Guest AuthorPavan Soni
Inflexion Point, September 2021
By | Dr Pavan Soni | IIM-B Innovation Evangelist
In this edition, we look at the means to increase your attention span, how engineers adopt mindfulness to develop divergent thinking skills, what Apple’s Tim Cook has to say about the future of innovation, occasions when mindlessness can be more useful than mindfulness, and the power and pitfall of gamification.
How to coach your brain to increase your attention span
We are perpetually deprived of attention and it has two sources: internal and external. One of the biggest internal factors is the lack of sleep and if you intend to address this with caffeine remember that while it would make you more alert, it won’t help your brain process and store information more effectively. Also, frustration and boredom are associated with a lack of attention and a good way to overcome such feelings is to take a break and then resume the work. As for external factors, the key is to have ‘no emails and no phone’ slots during the day such that you can get through important activities, such as compiling this edition of Inflexion Point. (Source: Fast Company)
Divergent thinking, which is core to creativity, is often overlooked in most engineering programs, as engineers are taught to focus on a linear progression of narrow, discipline-focused technical information. Mindfulness, which is based on the premise of intentionally paying attention with openness, kindness, and curiosity, helps develop divergent thinking. Based on a study of 92 engineering students at Stanford University who went about a 15 minutes mindfulness session before a test of ideation, it emerged that their propensity to generate novel ideas went up. In a larger group, it was found that mindfulness predicted innovation self-efficacy as it enabled a beginner’s mind in the participants. (Source: Harvard Business Review)
A decade ago Tim Cook stepped into the big shoes of Steve Jobs, arguably the greatest showman of his times. Over the next ten years, Apple’s stocks went up by 1000%, making it the world’s most valuable company and getting Cook into 2021 TIME100 honoree list. The first impression about Cook is his humility and eagerness to listen. As he puts it, “I learned very quickly to remember that I had two ears and only one mouth, and to listen very carefully to people that I’m surrounding myself with, because I have some of the best and brightest people around me. And they’re smarter than I am. ” Along with diversity and equality, Cooks call out privacy as the most pressing problem of our times and sheds light on how Apple is committed towards sustainable growth. (Source: Time)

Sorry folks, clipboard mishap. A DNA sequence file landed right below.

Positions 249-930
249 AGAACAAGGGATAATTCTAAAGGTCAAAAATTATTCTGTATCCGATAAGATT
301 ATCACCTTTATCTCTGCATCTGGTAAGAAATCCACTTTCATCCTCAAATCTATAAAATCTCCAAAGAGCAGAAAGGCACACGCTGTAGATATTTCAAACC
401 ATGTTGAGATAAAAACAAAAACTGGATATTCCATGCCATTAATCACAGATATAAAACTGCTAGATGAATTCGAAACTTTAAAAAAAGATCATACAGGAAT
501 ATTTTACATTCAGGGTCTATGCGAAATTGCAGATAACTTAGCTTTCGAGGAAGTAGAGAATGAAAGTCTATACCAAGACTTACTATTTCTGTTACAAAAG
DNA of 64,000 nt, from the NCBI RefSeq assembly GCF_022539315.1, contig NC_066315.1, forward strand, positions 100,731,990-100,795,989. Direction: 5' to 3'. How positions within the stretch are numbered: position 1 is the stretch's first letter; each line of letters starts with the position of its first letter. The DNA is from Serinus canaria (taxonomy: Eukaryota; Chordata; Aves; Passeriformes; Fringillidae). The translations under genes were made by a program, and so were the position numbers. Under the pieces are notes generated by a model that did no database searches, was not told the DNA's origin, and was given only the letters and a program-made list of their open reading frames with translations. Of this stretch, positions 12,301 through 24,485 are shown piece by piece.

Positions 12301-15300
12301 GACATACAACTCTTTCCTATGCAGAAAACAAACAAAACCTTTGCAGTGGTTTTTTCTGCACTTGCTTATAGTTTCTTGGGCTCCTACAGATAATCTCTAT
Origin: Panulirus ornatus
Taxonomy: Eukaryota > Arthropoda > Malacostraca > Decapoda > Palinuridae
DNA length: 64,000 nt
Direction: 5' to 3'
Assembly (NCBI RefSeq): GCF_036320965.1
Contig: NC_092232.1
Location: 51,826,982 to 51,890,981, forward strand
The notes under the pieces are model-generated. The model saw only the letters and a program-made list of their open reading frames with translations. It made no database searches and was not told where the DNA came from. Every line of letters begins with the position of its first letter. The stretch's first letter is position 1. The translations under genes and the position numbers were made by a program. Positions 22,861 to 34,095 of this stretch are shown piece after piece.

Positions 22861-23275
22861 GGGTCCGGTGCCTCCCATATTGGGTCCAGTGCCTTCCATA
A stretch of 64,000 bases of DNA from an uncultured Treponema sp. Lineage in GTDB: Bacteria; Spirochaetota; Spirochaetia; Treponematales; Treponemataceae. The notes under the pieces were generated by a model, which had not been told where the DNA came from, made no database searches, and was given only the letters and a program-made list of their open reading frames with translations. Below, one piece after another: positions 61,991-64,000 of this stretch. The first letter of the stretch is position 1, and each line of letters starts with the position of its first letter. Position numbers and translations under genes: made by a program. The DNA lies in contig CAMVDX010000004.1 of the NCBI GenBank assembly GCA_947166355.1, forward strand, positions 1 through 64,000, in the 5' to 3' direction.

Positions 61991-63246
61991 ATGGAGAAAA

We have heard about the benefit of mindfulness, including the preceding pieces, but is it a useful practice in all circumstances? Perhaps no. Recent research suggests that paying too much attention to what you’re doing can have damaging effects, particularly when you perform well-practiced skills. Being mindful is useful when performing a task involving high cognitive load, such a learning something new, but focusing too carefully on the execution of well-practiced motor sequences can cause mistakes. So ‘just do it’ may be good advice, overall. (Source: Scientific American)
Gamification is the means of adding symbolic rewards, competition, social connections, or even fun sounds and colors to make something feel more like play.
It works not by changing the activity itself, but by changing its packaging, and making goal achievement a bit more exciting as a result. Companies like Amazon, Uber, and Wikipedia adopt it regularly to encourage contribution and productivity. But on the downside of this popular technique, recent studies reveal that gamification is unhelpful and can even be harmful if people feel that their employer is forcing them to participate in “mandatory fun.” It concludes that gamification works when it helps people achieve the goals they want to reach anyway by making the process of goal achievement more exciting. They need to buy into it first. (Source: Wired)